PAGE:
What vexes VoIP users?

Scott Helms khelms at ispalliance.net
Tue Mar 1 08:44:36 CST 2011


>
> There may be no compelling reason to do so, at least.  However, digital
> gear offers benefits, and some people want them.  Others, like me, live
> in bad RF environments where POTS picks up too much noise unless you
> very carefully select your gear and shield your cables.  Further, the
> digital phones support other features, such as the ability to manage
> multiple calls seamlessly, present Caller-ID reliably (even while you
> are on another call), etc.

If you have issues with your wiring as bad as you describe then your 
problem is with your in home wiring and possibly the wiring in your 
area.  Twisted pair inherently resists the kinds ingress your describing 
if its properly installed and maintained.  Of course this has nothing to 
do with digital communications since any communication over your wiring 
will be problematic.

> I hate to tell *you*, but the LEC's and cable companies like to hand
> off POTS to small businesses too.

Of course they do, but the discussion was specifically about residential 
users.  In the case of enterprise users there are lots of choices 
ranging from "virtual" PBXs to local PBXs with proprietary digital phones.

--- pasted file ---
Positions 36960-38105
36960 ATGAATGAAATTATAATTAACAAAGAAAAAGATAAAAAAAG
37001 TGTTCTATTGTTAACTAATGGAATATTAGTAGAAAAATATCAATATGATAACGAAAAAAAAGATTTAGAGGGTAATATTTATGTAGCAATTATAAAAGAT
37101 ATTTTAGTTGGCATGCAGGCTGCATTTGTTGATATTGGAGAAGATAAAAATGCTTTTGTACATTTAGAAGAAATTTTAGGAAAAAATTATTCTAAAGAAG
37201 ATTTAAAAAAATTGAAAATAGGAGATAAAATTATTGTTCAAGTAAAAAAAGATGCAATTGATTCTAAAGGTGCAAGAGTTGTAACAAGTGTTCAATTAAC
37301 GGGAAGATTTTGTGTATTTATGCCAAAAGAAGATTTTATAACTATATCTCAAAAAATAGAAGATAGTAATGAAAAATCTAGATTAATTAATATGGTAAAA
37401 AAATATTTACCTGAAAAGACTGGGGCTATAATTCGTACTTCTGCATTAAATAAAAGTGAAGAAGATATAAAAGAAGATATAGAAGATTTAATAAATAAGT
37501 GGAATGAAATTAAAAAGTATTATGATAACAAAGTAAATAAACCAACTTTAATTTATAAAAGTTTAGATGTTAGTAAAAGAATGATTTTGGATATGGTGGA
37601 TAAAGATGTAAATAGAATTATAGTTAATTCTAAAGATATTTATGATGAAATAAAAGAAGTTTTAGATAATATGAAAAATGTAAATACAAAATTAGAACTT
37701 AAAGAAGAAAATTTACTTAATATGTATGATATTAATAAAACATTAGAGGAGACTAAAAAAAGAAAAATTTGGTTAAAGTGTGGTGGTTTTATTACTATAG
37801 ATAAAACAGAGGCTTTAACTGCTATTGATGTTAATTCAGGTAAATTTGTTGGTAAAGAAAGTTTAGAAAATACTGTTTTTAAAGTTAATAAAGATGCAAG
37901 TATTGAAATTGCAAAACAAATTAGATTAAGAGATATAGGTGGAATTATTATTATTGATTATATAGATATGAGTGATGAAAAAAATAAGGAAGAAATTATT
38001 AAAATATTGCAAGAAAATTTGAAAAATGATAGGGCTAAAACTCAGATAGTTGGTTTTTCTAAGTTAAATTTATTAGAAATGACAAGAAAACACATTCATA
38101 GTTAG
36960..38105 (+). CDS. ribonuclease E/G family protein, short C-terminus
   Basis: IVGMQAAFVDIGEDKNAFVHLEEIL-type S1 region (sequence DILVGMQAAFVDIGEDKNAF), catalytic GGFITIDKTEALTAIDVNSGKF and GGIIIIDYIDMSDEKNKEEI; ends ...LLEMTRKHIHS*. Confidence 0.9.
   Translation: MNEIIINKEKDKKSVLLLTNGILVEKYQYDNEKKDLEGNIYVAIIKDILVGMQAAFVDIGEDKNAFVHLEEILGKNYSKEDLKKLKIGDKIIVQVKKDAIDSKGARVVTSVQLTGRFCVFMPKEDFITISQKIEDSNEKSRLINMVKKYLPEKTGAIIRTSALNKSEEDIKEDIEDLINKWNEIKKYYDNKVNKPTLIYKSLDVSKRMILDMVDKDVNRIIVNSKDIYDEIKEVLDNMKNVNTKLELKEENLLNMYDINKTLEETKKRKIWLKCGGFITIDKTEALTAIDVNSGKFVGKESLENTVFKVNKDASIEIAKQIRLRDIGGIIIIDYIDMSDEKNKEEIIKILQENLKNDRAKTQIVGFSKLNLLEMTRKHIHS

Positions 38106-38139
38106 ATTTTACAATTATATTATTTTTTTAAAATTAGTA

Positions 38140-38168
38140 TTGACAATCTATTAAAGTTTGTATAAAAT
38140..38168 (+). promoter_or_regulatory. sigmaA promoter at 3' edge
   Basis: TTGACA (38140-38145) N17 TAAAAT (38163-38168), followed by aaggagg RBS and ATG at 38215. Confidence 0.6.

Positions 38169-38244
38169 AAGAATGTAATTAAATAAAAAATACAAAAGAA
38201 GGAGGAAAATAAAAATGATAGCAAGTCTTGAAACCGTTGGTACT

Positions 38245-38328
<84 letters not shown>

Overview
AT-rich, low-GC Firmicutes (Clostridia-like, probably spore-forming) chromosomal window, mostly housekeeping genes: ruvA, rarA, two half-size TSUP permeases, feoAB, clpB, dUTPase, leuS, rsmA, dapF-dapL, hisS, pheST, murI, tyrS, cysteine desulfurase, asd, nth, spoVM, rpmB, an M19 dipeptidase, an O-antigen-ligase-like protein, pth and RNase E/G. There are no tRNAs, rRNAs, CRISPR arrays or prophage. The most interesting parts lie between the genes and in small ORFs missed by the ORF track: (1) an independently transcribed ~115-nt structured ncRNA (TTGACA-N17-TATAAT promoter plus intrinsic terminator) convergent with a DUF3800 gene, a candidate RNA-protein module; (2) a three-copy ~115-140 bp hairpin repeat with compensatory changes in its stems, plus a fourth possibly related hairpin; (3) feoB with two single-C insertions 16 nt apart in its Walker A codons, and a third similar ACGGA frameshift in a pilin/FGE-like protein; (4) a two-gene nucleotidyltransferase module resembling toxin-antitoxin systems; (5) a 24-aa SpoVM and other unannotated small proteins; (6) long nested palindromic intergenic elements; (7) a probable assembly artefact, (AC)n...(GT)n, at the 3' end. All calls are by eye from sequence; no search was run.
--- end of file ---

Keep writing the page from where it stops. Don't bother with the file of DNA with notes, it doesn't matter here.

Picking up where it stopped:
> Your argument:  "This works fine for most people therefore it will
> work for everyone."  Is that really what you're saying?

No, I asked what will make consumers choose digital connections today 
for residential service rather than re-using their existing hand sets.

>> What's broken for a residential user?
> That depends.  I've got many years of experience with POTS.

That's nice, but your experience doesn't track with what the market has 
done.  You describe specific wiring related problems as if they are 
endemic to in home wiring and that's simply not true nor does a 
"digital" hand set magically fix them if they are there.  If anything 
when a user has that many issues with in home wiring the lowest cost 
solution is usually to install  a wireless set, not because its "better" 
but because its cheaper than fixing the in home wiring in many/most 
cases for operators.
>
> That's a matter of the consumer and their needs and wants.
>

The market has very definitively answered this question so far which is 
what confuses me about your argument.


-- 
Scott Helms
Vice President of Technology
ISP Alliance, Inc. DBA ZCorum
(678) 507-5000
--------------------------------
http://twitter.com/kscotthelms
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